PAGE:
Alterations of Dopaminergic Synapse and Mitochondrial Structure by Parkinson’s Disease Toxins

Research Article

J Mol Biol & Mol Imaging. 2014;1(2): 6.

Alterations of Dopaminergic Synapse and Mitochondrial Structure by Parkinson’s Disease Toxins

Meelim J Lee, Robert A Colvin2 and Daewoo Lee2*

1Athens High School, The Plains, OH, USA

2Neuroscience Program and Interdisciplinary Graduate Program in Molecular & Cellular Biology, Department of Biological Sciences, Ohio University, Athens, OH, USA

*Corresponding author: Daewoo Lee, Neuroscience Program and Interdisciplinary Graduate Program in Molecular & Cellular Biology, Department of Biological Sciences, Ohio University, Athens, OH, USA

§Current address Department of Bioengineering, Stanford University, Stanford, CA, USA

Received: October 02, 2014; Accepted: November 15, 2014; Published: November 23, 2014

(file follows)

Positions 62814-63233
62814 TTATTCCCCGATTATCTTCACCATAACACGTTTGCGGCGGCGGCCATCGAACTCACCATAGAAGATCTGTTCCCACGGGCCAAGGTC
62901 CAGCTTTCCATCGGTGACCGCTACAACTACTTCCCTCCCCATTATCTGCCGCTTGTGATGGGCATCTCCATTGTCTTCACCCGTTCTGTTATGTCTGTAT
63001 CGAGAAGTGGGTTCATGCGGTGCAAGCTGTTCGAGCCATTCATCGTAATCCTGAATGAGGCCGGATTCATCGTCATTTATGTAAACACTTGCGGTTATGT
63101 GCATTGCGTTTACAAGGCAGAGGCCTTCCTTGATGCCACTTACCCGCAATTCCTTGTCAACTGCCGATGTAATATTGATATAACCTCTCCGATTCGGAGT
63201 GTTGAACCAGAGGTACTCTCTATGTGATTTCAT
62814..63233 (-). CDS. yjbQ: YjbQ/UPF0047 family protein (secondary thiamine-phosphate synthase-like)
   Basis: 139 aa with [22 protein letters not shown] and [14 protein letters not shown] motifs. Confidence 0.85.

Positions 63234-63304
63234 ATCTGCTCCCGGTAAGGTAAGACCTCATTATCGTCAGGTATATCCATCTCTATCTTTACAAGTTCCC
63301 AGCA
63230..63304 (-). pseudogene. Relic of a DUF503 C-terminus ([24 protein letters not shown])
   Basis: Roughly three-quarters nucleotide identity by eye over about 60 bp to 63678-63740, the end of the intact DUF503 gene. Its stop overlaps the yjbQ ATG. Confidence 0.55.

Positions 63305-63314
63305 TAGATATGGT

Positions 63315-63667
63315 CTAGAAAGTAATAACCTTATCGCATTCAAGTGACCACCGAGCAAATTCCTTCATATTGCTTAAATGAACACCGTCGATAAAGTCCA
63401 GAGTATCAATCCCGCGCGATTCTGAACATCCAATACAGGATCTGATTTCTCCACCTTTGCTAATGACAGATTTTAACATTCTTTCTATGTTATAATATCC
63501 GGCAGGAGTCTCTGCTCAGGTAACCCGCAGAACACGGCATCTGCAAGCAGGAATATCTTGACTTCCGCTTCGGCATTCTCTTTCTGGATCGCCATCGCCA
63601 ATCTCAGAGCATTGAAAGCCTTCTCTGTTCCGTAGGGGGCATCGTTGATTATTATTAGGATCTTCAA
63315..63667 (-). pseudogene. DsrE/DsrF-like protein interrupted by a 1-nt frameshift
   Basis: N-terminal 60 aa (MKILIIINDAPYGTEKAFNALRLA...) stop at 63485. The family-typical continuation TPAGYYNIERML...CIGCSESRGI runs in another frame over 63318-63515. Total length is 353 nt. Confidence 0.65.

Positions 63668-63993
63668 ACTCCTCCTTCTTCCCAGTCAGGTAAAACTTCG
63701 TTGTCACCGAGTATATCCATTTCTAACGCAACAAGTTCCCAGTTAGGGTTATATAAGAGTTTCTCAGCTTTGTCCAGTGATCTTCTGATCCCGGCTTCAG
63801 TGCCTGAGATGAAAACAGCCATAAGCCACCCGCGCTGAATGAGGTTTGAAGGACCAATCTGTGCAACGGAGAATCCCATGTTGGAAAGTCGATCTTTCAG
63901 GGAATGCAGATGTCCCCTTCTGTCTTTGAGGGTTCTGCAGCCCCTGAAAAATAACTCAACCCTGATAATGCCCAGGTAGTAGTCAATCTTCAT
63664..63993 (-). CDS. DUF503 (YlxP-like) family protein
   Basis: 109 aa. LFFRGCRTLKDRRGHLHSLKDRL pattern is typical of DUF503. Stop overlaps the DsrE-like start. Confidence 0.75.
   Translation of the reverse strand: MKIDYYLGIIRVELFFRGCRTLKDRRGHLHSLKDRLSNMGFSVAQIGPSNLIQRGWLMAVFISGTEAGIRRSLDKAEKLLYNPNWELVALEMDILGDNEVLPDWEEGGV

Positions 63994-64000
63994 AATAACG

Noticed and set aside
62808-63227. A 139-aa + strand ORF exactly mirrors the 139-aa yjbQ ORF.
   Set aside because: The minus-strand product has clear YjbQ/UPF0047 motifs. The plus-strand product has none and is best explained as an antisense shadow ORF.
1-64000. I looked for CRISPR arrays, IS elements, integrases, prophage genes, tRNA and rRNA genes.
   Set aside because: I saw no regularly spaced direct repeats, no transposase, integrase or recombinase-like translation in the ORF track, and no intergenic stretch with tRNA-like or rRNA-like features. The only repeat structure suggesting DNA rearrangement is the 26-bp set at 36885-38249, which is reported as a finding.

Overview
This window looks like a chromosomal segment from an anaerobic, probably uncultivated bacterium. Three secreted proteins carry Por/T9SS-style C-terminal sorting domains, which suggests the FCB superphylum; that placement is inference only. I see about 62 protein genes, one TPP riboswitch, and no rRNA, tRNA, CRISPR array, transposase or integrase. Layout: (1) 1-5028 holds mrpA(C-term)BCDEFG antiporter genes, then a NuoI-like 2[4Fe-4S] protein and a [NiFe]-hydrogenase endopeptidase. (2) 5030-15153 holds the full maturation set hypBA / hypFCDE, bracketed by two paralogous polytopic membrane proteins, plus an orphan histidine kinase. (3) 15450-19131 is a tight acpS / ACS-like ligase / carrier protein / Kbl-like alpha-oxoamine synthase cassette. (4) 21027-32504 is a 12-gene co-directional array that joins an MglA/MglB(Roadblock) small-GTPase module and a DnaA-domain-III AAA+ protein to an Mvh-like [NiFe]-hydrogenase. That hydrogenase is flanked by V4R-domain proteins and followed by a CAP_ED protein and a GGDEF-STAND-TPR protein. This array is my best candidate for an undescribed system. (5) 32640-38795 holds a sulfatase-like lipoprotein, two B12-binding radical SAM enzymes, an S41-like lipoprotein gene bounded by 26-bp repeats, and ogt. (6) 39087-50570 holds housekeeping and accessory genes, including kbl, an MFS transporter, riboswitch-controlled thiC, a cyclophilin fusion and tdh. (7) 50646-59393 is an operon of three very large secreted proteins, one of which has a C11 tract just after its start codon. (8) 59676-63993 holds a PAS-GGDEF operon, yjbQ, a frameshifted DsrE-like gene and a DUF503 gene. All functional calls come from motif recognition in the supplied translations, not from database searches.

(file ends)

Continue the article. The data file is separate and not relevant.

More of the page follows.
Immunostaining with anti-tyrosine hydroxylase (TH) revealed that a small subset (~2.5%) of primary neurons (from rat embryonic E13-14 midbrains) is dopaminergic (DA). In this study, we tested whether DA neurons in culture are selectively degenerated by well-known PD toxins such as rotenone (5-100nM) and MPP+ (10µM). Both toxins significantly decreased the number of DA neurons and neurite length after 24-hour incubation. Interestingly, our results showed that mitochondria in DA neurites were also degenerated by these toxins. Since mitochondria play a critical role in proper synapse signaling and PD is directly linked to mitochondria dysfunction, we wanted to study altered properties of DA synaptic mitochondria in the early stage of PD. With triple staining of anti- TH, a fixable synaptic marker FM1-43fx and a mitochondrial dye MitoTracker Orange (MTO), we identified DA synaptic mitochondria. Our data demonstrated that DA synaptic mitochondria are degenerated by MPP+ and rotenone, and that this effect likely occurs prior to the degeneration of DA cell bodies. Therefore, our cellular PD model can be used to study presymptomatic alterations underlying development of PD pathology. Our study will help to understand mechanisms underlying selective loss of DA neurons, which is possibly due to the degeneration of DA synaptic mitochondria.